Choosing toys and activities
What toys and books should I be giving my child? The important thing is to provide a range of different books and toys. Some of these may be designed for younger children and some for older, but your child will play with these in their own way.Don’t worry about the suggested age range on the product. If your child enjoys it, is stimulated by it, and it’s safe, then play with it!
Provide resources that are linked to your child’s interests
You will know your child better than anyone. Make sure that they have a range of toys, books and magazines that they are interested in. This will change and develop over time, but don’t worry about returning to their old favourites. Repetition helps learning.If you feel that the play is becoming overly repetitive, then suggest a small change and wait for your child to follow. So, if they are always pouring cups of tea for the doll, then ask for a cup for yourself or introduce a toy animal who might like tea or a piece of cake.Let your child look at suitable magazines linked to your work, e.g. hairdressing or cars. Talk together about the pictures, and this may lead to pretending to be a hairdresser or a mechanic. Go with your child and enjoy!Imagination develops as your child explores and grows. Encourage pretend play where a box can be a spaceship, a car, a house, in fact anything!
Provide a range of toys and activities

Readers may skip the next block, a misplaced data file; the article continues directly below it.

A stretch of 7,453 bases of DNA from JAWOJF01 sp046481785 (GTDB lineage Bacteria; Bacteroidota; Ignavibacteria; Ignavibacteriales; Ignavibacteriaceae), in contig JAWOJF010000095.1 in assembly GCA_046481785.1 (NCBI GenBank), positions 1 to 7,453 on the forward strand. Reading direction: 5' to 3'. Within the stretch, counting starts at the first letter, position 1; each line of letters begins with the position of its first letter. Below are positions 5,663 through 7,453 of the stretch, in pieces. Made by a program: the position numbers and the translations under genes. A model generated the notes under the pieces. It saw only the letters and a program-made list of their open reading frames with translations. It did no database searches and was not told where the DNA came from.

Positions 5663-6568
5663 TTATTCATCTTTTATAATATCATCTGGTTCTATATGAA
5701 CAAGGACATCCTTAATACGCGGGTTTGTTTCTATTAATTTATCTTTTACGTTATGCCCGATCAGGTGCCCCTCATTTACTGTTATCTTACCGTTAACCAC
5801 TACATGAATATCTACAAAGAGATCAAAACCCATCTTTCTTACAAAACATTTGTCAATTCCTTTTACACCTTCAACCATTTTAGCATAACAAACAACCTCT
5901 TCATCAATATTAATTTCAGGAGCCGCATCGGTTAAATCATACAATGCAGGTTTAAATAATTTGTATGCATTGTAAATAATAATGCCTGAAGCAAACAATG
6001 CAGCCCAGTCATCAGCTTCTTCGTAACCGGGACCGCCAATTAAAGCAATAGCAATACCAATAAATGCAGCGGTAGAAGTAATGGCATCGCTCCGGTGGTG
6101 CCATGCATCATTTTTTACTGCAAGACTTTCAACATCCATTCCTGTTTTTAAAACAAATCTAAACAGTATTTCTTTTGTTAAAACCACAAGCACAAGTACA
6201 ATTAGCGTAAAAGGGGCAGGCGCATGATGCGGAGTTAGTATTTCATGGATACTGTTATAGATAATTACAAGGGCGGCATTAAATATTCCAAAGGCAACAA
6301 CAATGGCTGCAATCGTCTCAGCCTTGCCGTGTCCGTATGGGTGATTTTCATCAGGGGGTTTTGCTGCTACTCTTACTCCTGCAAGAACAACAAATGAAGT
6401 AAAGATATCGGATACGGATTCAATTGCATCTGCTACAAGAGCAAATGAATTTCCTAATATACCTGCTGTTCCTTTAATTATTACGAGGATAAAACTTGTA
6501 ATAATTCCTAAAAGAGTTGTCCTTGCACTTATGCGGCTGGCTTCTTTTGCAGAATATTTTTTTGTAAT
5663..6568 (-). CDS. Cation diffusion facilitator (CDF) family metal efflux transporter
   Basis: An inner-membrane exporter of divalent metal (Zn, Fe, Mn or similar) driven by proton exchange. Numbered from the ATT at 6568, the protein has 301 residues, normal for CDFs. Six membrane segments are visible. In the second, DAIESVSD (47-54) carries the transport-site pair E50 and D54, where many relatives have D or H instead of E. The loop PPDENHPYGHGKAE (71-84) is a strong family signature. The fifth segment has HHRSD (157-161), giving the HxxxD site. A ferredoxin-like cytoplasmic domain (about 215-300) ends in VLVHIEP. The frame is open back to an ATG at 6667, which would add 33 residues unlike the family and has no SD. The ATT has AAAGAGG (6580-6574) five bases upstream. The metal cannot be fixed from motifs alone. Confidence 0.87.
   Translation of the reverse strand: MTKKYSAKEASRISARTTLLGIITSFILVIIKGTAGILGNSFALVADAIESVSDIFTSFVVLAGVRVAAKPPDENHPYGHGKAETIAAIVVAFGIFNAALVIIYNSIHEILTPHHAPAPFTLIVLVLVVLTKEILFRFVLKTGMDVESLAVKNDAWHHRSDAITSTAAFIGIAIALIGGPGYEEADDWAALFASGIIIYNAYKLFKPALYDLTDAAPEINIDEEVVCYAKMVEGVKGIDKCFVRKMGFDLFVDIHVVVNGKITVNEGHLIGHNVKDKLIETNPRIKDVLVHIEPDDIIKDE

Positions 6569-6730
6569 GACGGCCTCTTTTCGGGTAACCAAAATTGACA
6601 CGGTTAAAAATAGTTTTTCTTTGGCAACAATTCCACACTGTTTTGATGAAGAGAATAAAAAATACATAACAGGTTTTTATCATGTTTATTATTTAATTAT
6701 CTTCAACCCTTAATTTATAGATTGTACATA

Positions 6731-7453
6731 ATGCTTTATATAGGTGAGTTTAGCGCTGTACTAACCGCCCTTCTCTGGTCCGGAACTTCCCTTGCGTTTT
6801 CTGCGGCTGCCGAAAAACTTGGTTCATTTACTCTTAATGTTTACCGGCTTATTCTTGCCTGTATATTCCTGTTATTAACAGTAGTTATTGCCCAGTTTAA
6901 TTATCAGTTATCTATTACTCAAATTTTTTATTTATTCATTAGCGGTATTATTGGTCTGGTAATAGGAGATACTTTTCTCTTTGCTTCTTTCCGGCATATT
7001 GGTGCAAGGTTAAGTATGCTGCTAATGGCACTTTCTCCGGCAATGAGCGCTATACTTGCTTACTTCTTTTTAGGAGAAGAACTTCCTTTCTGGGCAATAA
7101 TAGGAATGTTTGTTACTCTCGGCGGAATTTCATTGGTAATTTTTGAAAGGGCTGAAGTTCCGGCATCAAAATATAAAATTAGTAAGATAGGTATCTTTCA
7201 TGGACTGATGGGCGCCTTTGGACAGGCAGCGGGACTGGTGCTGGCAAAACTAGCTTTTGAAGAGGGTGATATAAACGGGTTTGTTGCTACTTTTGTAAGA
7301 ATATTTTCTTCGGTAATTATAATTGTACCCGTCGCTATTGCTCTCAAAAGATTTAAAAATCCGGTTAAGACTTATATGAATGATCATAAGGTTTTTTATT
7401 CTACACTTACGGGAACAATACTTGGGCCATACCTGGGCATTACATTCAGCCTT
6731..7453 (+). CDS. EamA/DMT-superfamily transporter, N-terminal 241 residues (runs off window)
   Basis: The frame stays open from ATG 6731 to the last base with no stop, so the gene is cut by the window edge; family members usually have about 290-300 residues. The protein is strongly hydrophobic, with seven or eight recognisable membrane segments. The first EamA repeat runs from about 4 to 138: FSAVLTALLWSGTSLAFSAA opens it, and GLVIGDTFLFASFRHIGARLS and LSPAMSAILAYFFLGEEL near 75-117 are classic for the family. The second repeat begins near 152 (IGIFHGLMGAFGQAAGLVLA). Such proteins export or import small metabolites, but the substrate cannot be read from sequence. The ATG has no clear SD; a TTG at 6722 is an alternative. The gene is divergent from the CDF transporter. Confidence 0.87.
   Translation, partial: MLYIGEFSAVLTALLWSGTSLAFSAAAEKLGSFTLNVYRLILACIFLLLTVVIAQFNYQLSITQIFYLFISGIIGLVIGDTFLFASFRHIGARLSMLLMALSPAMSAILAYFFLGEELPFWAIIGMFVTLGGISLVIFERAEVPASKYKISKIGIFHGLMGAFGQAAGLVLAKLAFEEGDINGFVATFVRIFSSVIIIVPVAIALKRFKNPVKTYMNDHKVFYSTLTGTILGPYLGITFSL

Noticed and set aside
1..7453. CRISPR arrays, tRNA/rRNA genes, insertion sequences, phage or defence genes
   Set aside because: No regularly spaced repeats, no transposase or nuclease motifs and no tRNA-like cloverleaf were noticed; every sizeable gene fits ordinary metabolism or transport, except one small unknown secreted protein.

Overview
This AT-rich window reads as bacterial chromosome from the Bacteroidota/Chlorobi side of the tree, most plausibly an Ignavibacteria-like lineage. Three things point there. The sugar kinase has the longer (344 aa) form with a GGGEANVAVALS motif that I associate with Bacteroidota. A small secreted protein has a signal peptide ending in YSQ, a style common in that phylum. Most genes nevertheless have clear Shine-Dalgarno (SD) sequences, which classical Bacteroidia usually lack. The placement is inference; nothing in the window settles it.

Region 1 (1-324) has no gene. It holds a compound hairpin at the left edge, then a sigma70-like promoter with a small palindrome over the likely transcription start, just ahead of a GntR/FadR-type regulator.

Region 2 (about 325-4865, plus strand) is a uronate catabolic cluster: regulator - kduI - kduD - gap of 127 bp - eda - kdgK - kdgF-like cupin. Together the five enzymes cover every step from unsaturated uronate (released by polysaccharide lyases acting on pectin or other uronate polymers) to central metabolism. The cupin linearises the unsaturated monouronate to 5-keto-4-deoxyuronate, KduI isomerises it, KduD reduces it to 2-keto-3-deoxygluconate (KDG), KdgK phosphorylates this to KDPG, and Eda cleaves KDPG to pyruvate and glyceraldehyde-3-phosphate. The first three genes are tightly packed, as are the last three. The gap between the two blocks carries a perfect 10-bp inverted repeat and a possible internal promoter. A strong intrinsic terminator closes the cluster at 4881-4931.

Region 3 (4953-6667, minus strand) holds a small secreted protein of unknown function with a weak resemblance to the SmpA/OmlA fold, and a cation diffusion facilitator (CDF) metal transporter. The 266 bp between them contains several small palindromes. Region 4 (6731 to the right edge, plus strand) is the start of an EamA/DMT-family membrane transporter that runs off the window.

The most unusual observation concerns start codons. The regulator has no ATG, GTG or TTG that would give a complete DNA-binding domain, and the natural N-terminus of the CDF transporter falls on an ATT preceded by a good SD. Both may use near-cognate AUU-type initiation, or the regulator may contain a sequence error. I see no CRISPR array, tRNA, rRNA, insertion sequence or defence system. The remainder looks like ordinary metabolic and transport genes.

It is important, where possible, to provide a range of different toys and experiences for your child. This doesn’t mean spending a lot of money. Toys can be passed among friends. Social media sites and charity shops offer good value for money and libraries sometimes supply toys as well as books.Try to think ‘outside the box’, away from gender-specific toys. In particular, boys need to be encouraged to play with a variety of large and small ‘dolls’. These may be actual dollies or they may be toys like Buzz Lightyear, Woody, Peppa Pig, Fireman Sam, etc.This is important because as young children play with the dolls by feeding them, putting them to bed, pushing them in buggies, etc., they learn that the ‘doll’ represents a person. This is a very important stage in development. This shows the child is ready to understand that a word can represent an object too.In Early Years settings all children benefit from this type of play, so it is important to encourage it at home too.
How should I be playing with my child?
This is the more important question. It’s not only what you do but how you do it.
Top Tips for playing with your child
a) Put away your phone and give yourself 10 minutes to play …
b) Watch what your child likes to play with and then join them in their play.
c) Follow your child’s lead, but ensure the game is safe and don’t allow it to get out of control.
d) Comment on what they are doing. For example: ‘You’re pushing the car along the mat.’ … ‘It’s a red car.’ … ‘I wonder where it’s going?’ Use short sentences and don’t overload with chat.
e) Use the adult–child interaction strategies of waiting, listening and responding. See Interacting with your child.
f) Give your child plenty of time. Don’t rush. Watch and listen.
g) Repeat back what your child says but add a few extra words. For example, if your child says, ‘Teddy sleep’, say ‘The teddy sleeps in his bed’. For more information on how to respond, see Encouraging talking.
h) For advice on how to spend quality time with your child, see Creating Special Time at home.
Check out these pages to find lots more information and great ideas.
Playing with your childTips on playing with babies and toddlersThe 15 best activities for children to help them learn through playPlaying is how toddlers learnThe Fundamental Building Blocks of Speech and Language
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